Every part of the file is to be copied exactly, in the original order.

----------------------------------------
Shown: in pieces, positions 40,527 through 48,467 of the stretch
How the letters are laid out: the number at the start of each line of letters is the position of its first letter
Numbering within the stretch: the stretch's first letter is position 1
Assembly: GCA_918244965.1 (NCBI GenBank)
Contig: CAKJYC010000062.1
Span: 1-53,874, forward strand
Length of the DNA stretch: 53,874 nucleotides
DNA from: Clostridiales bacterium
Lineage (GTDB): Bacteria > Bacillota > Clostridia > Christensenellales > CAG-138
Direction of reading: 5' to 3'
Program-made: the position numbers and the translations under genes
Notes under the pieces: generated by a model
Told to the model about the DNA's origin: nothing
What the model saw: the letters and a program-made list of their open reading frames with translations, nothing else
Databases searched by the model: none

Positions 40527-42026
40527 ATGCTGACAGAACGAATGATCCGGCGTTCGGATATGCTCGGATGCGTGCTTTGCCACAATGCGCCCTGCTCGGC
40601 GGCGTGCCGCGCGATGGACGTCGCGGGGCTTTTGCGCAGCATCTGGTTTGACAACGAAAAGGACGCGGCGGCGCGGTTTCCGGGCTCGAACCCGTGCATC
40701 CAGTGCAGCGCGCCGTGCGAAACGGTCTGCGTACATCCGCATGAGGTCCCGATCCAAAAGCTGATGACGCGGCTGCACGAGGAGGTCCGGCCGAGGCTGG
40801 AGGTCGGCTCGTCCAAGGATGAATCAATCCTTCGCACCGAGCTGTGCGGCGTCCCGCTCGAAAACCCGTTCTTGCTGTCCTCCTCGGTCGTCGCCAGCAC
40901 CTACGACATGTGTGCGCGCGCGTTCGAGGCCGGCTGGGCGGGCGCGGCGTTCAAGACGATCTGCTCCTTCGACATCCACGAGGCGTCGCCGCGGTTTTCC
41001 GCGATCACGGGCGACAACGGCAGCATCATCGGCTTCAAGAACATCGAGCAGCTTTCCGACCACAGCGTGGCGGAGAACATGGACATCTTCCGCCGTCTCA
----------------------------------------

Shown: in pieces, positions 40,527 through 48,467 of the stretch
How the letters are laid out: the number at the start of each line of letters is the position of its first letter
Numbering within the stretch: the stretch's first letter is position 1
Assembly: GCA_918244965.1 (NCBI GenBank)
Contig: CAKJYC010000062.1
Span: 1-53,874, forward strand
Length of the DNA stretch: 53,874 nucleotides
DNA from: Clostridiales bacterium
Lineage (GTDB): Bacteria > Bacillota > Clostridia > Christensenellales > CAG-138
Direction of reading: 5' to 3'
Program-made: the position numbers and the translations under genes
Notes under the pieces: generated by a model
Told to the model about the DNA's origin: nothing
What the model saw: the letters and a program-made list of their open reading frames with translations, nothing else
Databases searched by the model: none

Positions 40527-42026
40527 ATGCTGACAGAACGAATGATCCGGCGTTCGGATATGCTCGGATGCGTGCTTTGCCACAATGCGCCCTGCTCGGC
40601 GGCGTGCCGCGCGATGGACGTCGCGGGGCTTTTGCGCAGCATCTGGTTTGACAACGAAAAGGACGCGGCGGCGCGGTTTCCGGGCTCGAACCCGTGCATC
40701 CAGTGCAGCGCGCCGTGCGAAACGGTCTGCGTACATCCGCATGAGGTCCCGATCCAAAAGCTGATGACGCGGCTGCACGAGGAGGTCCGGCCGAGGCTGG
40801 AGGTCGGCTCGTCCAAGGATGAATCAATCCTTCGCACCGAGCTGTGCGGCGTCCCGCTCGAAAACCCGTTCTTGCTGTCCTCCTCGGTCGTCGCCAGCAC
40901 CTACGACATGTGTGCGCGCGCGTTCGAGGCCGGCTGGGCGGGCGCGGCGTTCAAGACGATCTGCTCCTTCGACATCCACGAGGCGTCGCCGCGGTTTTCC
41001 GCGATCACGGGCGACAACGGCAGCATCATCGGCTTCAAGAACATCGAGCAGCTTTCCGACCACAGCGTGGCGGAGAACATGGACATCTTCCGCCGTCTCA